to the Hospital Slightly More than U.S. Residents Overall
HOSPITAL ADMISSIONS PER CAPITA IN MASSACHUSETTS AND IN THE U.S. OVERALL, 2010
(ADMISSIONS PER 1,000 RESIDENTS)
Massachusetts is slightly
above the national
average in hospital
admissions per capita —
though the state’s
residents stay in the
hospital for fewer days
than average.
126
10.5%
HIGHER
Massachusetts
114
However, these data
include all hospital visits,
including those for
patients from other
states and countries. The
real utilization rate for
Massachusetts residents
is likely 2-5% lower than
shown.
U.S.
Kaiser State Health Facts, with data from the American Hospital Association Annual Survey and U.S. Census.
Wallack, S.S., et al. “Massachusetts Health Care Cost Trends, Part I: Massachusetts Health Care System in Context: Costs, Structure, and Methods
Used by Private Insurers to Pay Providers,” Massachusetts Division of Health Care Finance and Policy, February 2010.
SOURCES:
MARCH 2013
BLUE CROSS BLUE SHIELD OF MASSACHUSETTS FOUNDATION 27
THE IMPACT OF RISING HEALTH
CARE COSTS IN MASSACHUSETTS
WHERE HEALTH CARE
DOLLARS GO
DRIVERS OF
SPENDING GROWTH
VARIATIONS
IN SPENDING
UTILIZATION: Adjusting for Age, Sex, and Race, Medicare
Beneficiaries in the Last Two Years of Life Are Slightly Below
Average for Use of Inpatient Hospital Care
HOSPITAL CARE INDEX FOR BENEFICIARIES IN THE LAST TWO YEARS OF LIFE, BY STATE, 2003-2007
1.8
1.6
1.4
1.2
1.0
National Average
0.8
0.6
0.4
0.2
0.0
UT ID OR WA VT WY MT ND NM AK ME MN CO WI IA NH SD NE IN NC KS AZ GA OK VA MO OH RI CT AL AR SC MA KY MI TN WV MD MS TX HI IL PA CA DE LA FL NV DC NY NJ
State
The Hospital Care Intensity Index is computed by comparing each hospital’s utilization rate, which is based on the number of days patients spend in the hospital and the number of times they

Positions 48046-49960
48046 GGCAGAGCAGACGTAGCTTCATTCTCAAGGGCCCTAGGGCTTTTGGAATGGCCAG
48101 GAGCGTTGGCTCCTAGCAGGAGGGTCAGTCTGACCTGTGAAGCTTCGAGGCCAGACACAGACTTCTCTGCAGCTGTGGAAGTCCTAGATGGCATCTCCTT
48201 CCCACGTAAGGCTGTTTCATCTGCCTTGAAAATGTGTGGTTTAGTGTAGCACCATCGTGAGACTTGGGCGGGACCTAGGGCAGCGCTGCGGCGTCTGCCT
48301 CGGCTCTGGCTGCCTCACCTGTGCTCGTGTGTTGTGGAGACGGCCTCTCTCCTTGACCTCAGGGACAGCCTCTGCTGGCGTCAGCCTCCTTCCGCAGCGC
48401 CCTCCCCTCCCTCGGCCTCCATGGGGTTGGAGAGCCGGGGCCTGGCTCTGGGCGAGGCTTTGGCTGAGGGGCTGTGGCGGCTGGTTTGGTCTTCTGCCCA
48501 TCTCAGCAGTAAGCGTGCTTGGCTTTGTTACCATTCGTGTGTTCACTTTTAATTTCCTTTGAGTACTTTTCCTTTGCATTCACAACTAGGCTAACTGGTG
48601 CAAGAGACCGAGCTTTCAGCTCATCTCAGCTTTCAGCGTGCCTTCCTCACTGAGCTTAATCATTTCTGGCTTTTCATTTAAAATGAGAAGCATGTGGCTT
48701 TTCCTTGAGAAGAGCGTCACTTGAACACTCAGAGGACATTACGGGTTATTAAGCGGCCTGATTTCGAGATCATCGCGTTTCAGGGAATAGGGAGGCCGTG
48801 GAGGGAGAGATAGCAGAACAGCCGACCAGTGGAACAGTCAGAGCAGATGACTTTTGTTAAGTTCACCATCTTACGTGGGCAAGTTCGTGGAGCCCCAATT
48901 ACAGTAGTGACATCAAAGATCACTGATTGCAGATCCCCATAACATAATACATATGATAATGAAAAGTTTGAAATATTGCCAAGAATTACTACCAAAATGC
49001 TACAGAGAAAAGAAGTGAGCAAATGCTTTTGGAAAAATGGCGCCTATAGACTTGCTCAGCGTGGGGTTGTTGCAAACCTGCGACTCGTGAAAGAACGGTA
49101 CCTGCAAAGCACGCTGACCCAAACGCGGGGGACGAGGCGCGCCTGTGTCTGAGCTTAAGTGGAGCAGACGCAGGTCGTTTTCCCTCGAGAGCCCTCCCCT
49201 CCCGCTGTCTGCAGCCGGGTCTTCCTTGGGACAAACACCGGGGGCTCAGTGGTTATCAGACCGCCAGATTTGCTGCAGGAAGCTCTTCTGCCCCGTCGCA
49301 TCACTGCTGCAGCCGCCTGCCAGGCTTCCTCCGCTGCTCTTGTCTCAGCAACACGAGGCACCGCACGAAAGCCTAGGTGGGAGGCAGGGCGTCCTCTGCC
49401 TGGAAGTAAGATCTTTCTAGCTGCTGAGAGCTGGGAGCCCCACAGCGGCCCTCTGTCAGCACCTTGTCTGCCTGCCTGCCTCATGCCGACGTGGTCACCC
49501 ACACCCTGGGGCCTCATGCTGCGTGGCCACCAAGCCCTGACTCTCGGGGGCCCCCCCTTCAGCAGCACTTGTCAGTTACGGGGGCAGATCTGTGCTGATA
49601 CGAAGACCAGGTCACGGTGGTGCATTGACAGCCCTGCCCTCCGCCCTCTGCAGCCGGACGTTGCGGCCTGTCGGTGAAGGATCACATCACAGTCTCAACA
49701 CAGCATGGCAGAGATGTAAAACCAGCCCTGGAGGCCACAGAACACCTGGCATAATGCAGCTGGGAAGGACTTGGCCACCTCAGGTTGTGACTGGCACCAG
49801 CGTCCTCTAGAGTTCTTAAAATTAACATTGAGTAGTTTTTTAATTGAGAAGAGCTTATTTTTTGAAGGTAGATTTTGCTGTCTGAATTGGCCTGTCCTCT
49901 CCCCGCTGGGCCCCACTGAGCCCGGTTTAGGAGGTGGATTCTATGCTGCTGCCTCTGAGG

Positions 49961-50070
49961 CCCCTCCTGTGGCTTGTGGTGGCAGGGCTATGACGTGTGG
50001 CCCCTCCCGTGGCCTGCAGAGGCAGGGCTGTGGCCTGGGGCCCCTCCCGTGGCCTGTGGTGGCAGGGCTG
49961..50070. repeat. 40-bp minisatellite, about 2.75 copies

visit a physician, with the national average and adjusting for age, sex, race, and severity of illness.
SOURCE: Dartmouth Atlas of Health Care.
NOTE:
MARCH 2013
BLUE CROSS BLUE SHIELD OF MASSACHUSETTS FOUNDATION 28
THE IMPACT OF RISING HEALTH
CARE COSTS IN MASSACHUSETTS
WHERE HEALTH CARE
DOLLARS GO
DRIVERS OF
SPENDING GROWTH
VARIATIONS
IN SPENDING
UTILIZATION: The Rate of Hospital Outpatient Visits in
Massachusetts Is Significantly Higher than the National Average
HOSPITAL OUTPATIENT VISITS PER CAPITA IN MASSACHUSETTS AND THE U.S. OVERALL, 2010
(VISITS PER 1,000 RESIDENTS)
3,317
57.5%
HIGHER
2,106
Massachusetts
SOURCE:
U.S.
Though residents of
Massachusetts are about
on par with those of
other states for inpatient
hospital use, they use
nearly 60% more
outpatient services.
This data includes all
hospital visits, including
those by patients from
out of state. The
utilization rate for
Massachusetts residents,
therefore, may be slightly
lower than shown.
Kaiser State Health Facts, with data from the American Hospital Association Annual Survey and the U.S. Census.
MARCH 2013
BLUE CROSS BLUE SHIELD OF MASSACHUSETTS FOUNDATION 29
THE IMPACT OF RISING HEALTH
CARE COSTS IN MASSACHUSETTS
WHERE HEALTH CARE
DOLLARS GO
DRIVERS OF
SPENDING GROWTH
VARIATIONS
IN SPENDING
UTILIZATION: Some of the Differences in Utilization Are Due to
Demographic Characteristics and Insurance Coverage, but These
Factors Don’t Explain Everything
 On average, Massachusetts residents are both older and richer than the U.S.
population as a whole — characteristics that are associated with higher rates of
health care utilization.
– Massachusetts has the 9th oldest median age and is the 6th richest U.S. state.
 Massachusetts has a high rate of insurance coverage with relatively low out-ofpocket costs, which also induces a higher rate of overall spending.
– 98.1% of individuals in Massachusetts have insurance, compared with just
83.7% nationwide.
– Only 54.4% of Massachusetts employees have a deductible, compared to
77.8% nationwide; at $1,000 in 2011, Massachusetts has the 16th lowest
average deductible for an individual health insurance plan.
 Research demonstrates, however, that these factors do not account for all of the
differences in health care spending across the U.S.
U.S. Census; Agency for Healthcare Research and Quality, Medical Expenditure Panel Survey — Insurance Component, 2011;
Zuckerman, S., et al., “Clarifying Sources of Geographic Differences in Medicare Spending,” New England Journal of Medicine, 2010.
SOURCES:
MARCH 2013
BLUE CROSS BLUE SHIELD OF MASSACHUSETTS FOUNDATION 30
THE IMPACT OF RISING HEALTH
CARE COSTS IN MASSACHUSETTS